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Archive for October, 2009
Tags: Austin, blogging, blogs
Tags: blogging, digital media, ethics, paul bradshaw, photos, strategies
In today’s class, we covered two big topics: strategies for writing and producing online, and the ethical issues related to using others’ work on your blogs and beyond. For the first part, see the previous post on Paul Bradshaw’s “basics”; for the second, see the following PowerPoints (and follow the links, for clarification in some places):
So, if you missed class today, I recommend brushing up on these for review.
Tags: blogging, online journalism, paul bradshaw
Paul Bradshaw, an instructor in the U.K. and creator of the must-read Online Journalism Blog, has put together a handy guide to principles of multimedia journalism—with especially good tips for building blogs.
We just covered the presentation above in today’s class. I would recommend that you check out the rest of his how-to PowerPoints—which, by the way, are excellent examples of the way to do a PowerPoint, much like Guy Kawasaki’s 10-20-30 rule.
For Thursday, I’d like you to build on what we learned today by skimming through the whole series of BASIC principles of online journalism:
- B is for Brevity
- A is for Adaptability
- S is for Scannability
- I is for Interactivity
- C is for Community and Conversation
Please respond in the comments section with your impressions on the series. What did you most find interesting, enlightening, novel … and why?
Now that the Knight News Challenge project is done (whew!), with a couple months for polishing those applications ahead of the new Dec. 15 deadline, it’s time to finish Jeff Jarvis’ book before we get into the big blogging project.
Please finish the reading (p. 119-144), and in the comments section give us your final impressions on the book. Put particular emphasis on the chapter on media; which of the Google rules there feel most applicable (or least), and why? Try to pull this three-part reading together and give us a synthesis of the key takeaway for young journalists today. What do you need to do now?
Get this done by 8 p.m. Monday. Thanks.
For your reading of pages 70-118, finishing off the “Google Rules” section, think about how you would pull together this first half of the book—how would you explain it to a friend? Which of the Google Rules seems most radical, surprising, or otherwise, in your opinion? And how are these rules related to journalism and media? (Our part 3 of this reading will take up the chapter on media, but I’d like to hear your speculations now…)
Please respond in the comments section by class Thursday.
The schedule (including last week):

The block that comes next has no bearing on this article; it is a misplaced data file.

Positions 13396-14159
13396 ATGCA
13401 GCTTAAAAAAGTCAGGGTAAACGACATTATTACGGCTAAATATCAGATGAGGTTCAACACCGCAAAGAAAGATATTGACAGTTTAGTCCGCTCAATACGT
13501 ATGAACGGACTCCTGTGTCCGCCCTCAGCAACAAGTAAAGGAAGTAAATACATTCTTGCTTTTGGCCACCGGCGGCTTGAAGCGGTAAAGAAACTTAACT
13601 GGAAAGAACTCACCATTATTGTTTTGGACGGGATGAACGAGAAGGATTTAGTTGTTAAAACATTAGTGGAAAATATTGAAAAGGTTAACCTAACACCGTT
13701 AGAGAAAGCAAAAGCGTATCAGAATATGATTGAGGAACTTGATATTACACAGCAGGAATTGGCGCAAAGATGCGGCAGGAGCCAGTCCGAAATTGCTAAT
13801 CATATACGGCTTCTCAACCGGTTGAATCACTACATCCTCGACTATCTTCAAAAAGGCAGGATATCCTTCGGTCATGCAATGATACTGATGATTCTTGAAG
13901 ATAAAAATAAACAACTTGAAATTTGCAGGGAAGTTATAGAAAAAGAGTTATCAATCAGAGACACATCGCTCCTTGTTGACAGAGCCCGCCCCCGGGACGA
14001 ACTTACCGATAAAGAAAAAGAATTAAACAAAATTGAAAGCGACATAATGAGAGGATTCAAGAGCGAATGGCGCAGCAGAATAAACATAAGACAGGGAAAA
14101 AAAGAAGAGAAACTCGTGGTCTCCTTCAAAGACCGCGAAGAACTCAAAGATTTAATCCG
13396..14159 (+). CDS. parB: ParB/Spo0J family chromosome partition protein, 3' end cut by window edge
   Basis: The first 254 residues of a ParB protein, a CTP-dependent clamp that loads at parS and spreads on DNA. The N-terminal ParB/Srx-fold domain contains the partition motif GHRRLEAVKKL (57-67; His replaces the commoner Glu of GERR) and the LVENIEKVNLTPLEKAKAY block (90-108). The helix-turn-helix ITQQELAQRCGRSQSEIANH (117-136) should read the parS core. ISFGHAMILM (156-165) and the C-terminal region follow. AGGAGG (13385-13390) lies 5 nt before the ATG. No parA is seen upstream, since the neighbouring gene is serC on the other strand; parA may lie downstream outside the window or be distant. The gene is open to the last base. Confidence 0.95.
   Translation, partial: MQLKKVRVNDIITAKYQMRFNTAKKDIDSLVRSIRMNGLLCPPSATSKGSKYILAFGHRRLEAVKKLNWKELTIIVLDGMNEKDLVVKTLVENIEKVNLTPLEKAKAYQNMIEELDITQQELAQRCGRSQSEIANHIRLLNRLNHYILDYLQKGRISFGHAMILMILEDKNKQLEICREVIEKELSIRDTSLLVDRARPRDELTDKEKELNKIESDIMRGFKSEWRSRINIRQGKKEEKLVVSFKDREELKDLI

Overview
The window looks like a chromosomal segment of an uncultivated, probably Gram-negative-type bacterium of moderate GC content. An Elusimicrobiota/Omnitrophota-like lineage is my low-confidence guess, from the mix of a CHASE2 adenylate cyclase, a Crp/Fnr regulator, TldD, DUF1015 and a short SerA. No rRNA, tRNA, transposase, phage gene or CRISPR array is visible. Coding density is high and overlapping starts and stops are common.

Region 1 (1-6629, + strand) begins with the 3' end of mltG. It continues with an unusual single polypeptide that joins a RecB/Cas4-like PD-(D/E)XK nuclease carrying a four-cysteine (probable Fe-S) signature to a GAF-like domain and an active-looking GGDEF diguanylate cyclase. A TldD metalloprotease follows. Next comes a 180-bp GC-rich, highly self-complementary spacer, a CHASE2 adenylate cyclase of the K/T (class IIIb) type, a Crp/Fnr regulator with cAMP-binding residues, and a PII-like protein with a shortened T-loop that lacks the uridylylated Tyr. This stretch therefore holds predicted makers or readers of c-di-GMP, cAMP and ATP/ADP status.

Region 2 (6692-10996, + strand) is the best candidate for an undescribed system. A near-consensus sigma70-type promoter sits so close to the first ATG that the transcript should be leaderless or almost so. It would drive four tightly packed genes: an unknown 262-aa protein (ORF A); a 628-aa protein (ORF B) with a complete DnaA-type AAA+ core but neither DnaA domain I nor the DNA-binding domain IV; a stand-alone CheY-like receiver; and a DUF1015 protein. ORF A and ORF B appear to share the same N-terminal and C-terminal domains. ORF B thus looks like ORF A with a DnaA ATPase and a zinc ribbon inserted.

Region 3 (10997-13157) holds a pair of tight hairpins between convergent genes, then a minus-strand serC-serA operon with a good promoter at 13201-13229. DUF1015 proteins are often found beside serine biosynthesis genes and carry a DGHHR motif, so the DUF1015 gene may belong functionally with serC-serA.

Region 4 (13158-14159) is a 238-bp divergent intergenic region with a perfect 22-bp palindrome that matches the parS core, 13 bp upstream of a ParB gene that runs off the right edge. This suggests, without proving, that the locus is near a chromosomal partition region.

—Tuesday, Sept. 29: Reading due: WWGD?, pp. 1-69 (response on blog)
—Thursday, Oct. 1: Innovation Review due via e-mail by 8 a.m.
—Tuesday, Oct. 6: Innovation Presentations begin; continue Thursday 10/8
—Thursday, Oct. 8: Reading due: WWGD?, pp. 70-118 (response on blog)
—Tuesday, Oct. 13: Rough draft of News Challenge proposal for workshop
—Thursday, Oct. 15: Innovation Proposal due: After finalizing your submission, send me via e-mail (1) a copy of your proposal and (2) confirmation that the Knight Foundation received it by the deadline. You will receive zero credit on the proposal unless I have both of these items in hand. (This Thursday will be an in-class workshop.)
—Tuesday, Oct. 20: Reading due: WWGD?, pp. 119-144 (response on blog)
Tags: entrepreneurship, innovation, video
Our 8 a.m. class is just a wee bit too early for me to ask a guest speaker on the West Coast to join us live via Skype. Nevertheless, young journalist/innovator extraordinaire David Cohn, founder of the crowdfunding venture Spot.Us that has become one of the most noteworthy winners of the Knight News Challenge, has been kind enough to help us out via this Viddler chat. He has recorded this response to five questions we’ve posed:
1. In your experience and from your perspective, what is innovation in journalism? What does it mean to be a news innovator?
2. How can young journalists develop their ability to be entrepreneurs in media? What kind of mind-set and skill set do they need? What kind of training? etc.
3. Looking at the Knight News Challenge specifically, can you tell us about your own experience in prepping your grant pitch? How did you develop your idea?
4. For students trying to come up with a cool idea for the News Challenge, what do you suggest for inspiration?
5. When you think of key principles for success for the News Challenge or another innovation venture, what comes to mind?
Thanks, David! (p.s. Some recent news about Spot.Us’ expansion to L.A. here.)
… Bonus material for News Challenge prep work — some marketing tips from David, as well as this clip: